How to Dispose of Frying Oil the Right Way (And How to Reuse It)

Keep your drains safe by using these Test Kitchen-approved methods for proper cooking oil disposal.

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You've made a juicy batch of homemade fried chicken for dinner, but now you're faced with cleaning up. Wiping down grease splatters is one thing, but you might be at a loss as to what to do with the used frying oil. If you're new to deep-frying at home, keep that used oil away from the drain! Yes, the garbage disposal—or any drain, for that matter—might seem like the easiest option, but that's the worst way to dispose of cooking oil. Why? Oils and fats solidify and can block your pipes, causing major damage. Solid oils in your pipes can not only block your plumbing system, but also they attract pests and can pollute the waterways. Here's a roundup of the best methods for disposing of cooking oil while keeping your plumbing safe.

person using tongs to pull deep fried breaded chicken from pot of hot oil
Carson Downing

How to Dispose of Used Cooking Oil

After you've finished cooking with oil, allow it to cool to room temperature, then follow one of the three methods our Test Kitchen suggests for getting rid of all that used oil:

  • Transfer cooking oil to a disposable container with a lid. This can be a cooking oil bottle, plastic milk jug or carton, coffee can, or a purchased grease disposal container (Amazon). Seal the container and place in your household garbage. Note: Our Test Kitchen does not recommend using plastic bags, as they can easily spring a leak.
  • Live close to a restaurant? Try contacting them about adding your oil to their collection bin, especially if you've got a large amount to dispose of—if, for instance, you're planning on deep-frying a turkey.
  • If you're using soy, corn, coconut, olive, or sunflower oil (all of which are 100 percent vegetable oils) you can add any of them to your compost pile in small amounts (and we do emphasize small here, as too much oil in your compost could become a fire hazard). Earthworms will eat cooking oil. But be sure you're only doing this with vegetable oils. Animal fat is a big no-no for compost.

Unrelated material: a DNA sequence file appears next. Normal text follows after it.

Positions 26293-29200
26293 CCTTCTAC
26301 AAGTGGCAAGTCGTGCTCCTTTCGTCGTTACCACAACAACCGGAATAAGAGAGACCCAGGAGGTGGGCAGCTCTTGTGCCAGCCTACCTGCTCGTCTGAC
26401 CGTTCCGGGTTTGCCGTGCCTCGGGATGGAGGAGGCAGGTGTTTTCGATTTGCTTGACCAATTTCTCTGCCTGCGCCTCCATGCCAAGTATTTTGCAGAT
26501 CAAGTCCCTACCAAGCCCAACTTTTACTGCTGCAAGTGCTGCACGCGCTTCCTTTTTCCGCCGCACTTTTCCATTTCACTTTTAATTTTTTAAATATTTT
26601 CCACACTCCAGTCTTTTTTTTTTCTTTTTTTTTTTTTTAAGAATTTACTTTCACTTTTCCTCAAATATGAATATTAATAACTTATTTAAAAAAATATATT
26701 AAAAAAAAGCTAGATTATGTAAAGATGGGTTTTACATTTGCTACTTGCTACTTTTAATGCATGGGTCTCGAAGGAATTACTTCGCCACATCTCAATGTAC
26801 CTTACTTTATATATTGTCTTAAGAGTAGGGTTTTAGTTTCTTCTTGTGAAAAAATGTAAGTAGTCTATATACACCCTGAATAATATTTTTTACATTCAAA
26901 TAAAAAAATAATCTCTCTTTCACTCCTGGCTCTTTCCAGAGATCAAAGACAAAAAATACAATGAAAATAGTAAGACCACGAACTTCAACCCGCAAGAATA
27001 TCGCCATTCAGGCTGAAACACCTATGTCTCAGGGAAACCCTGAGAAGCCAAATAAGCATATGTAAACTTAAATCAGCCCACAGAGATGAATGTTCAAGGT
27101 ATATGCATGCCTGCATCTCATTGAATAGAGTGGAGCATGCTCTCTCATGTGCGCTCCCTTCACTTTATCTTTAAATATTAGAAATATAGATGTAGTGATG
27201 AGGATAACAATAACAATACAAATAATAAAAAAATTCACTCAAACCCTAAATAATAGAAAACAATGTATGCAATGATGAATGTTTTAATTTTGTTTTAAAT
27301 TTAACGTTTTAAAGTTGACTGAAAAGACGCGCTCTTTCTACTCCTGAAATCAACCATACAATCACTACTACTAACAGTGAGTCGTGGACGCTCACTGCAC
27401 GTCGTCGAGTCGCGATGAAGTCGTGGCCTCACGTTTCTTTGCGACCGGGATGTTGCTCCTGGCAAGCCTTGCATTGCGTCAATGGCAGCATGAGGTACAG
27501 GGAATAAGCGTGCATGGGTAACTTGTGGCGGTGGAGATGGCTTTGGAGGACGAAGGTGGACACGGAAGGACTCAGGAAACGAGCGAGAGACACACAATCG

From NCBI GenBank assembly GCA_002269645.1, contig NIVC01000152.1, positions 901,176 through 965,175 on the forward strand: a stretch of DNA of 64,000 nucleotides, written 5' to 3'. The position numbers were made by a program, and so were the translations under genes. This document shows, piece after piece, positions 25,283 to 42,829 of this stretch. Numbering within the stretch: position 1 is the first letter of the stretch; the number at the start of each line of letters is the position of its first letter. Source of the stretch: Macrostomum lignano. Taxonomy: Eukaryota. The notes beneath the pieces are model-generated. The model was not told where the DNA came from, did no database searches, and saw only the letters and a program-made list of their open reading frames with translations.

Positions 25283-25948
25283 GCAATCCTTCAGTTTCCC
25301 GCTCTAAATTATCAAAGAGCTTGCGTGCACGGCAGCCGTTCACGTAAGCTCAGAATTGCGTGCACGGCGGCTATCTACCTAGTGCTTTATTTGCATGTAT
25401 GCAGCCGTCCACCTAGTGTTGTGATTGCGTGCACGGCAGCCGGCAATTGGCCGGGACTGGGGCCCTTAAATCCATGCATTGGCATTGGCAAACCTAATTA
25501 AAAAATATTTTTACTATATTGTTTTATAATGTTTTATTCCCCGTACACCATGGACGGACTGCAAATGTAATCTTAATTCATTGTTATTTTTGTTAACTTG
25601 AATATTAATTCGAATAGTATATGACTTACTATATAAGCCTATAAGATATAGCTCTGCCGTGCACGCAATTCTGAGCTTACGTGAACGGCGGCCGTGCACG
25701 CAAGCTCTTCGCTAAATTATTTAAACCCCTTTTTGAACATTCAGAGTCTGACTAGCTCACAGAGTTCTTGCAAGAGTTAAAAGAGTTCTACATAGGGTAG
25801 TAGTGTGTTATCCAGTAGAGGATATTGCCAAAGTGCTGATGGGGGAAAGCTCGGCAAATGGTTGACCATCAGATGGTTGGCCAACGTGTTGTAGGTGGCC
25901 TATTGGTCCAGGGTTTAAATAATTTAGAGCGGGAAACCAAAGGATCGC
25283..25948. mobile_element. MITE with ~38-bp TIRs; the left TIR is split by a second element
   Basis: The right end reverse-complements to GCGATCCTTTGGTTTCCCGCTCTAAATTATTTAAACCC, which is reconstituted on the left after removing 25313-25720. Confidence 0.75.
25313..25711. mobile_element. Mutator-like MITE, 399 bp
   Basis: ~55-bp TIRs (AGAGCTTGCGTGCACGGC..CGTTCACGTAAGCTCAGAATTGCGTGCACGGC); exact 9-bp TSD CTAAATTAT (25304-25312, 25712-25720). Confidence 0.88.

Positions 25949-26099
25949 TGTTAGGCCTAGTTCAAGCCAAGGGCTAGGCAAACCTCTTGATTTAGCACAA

Test Kitchen Tip: You can also mix your used oil into cat litter. It will absorb the oil, making disposal easier.

How to Store Used Cooking Oil

If you're regularly deep-frying french fries, you can definitely help prevent food waste (and save money) by reusing your cooking oil. As long as the oil is clean and not full of food debris, you should be able to get another fry session or two out of it. Here's the best way to prepare and store used cooking oil for later:

  1. When you're finished frying, turn off the heat and cool the oil completely to room temperature.
  2. To remove any food particles, use a strainer (Target) lined with cheesecloth or a coffee filter.
  3. Store the cooled, filtered cooking oil in a food-safe container, even the bottle it came in. You can streamline this process by purchasing a grease keeper ( Amazon). It's safe to keep used cooking oil in the fridge for up to one month.

Now that you know how to dispose of cooking oil properly, make sure you've got your frying basics covered. Use a deep-fry thermometer (Walmart) and you can be sure your fried fish, pork chops, fried ice cream, or anything else you want to deep-fry, is at the right temperature. And please note, if you're reusing your cooking oil, try to stay in the same food category, so the flavor profile remains the same. For example, you wouldn't want to make donuts in yesterday's fried chicken oil, unless you're planning to eat them together.

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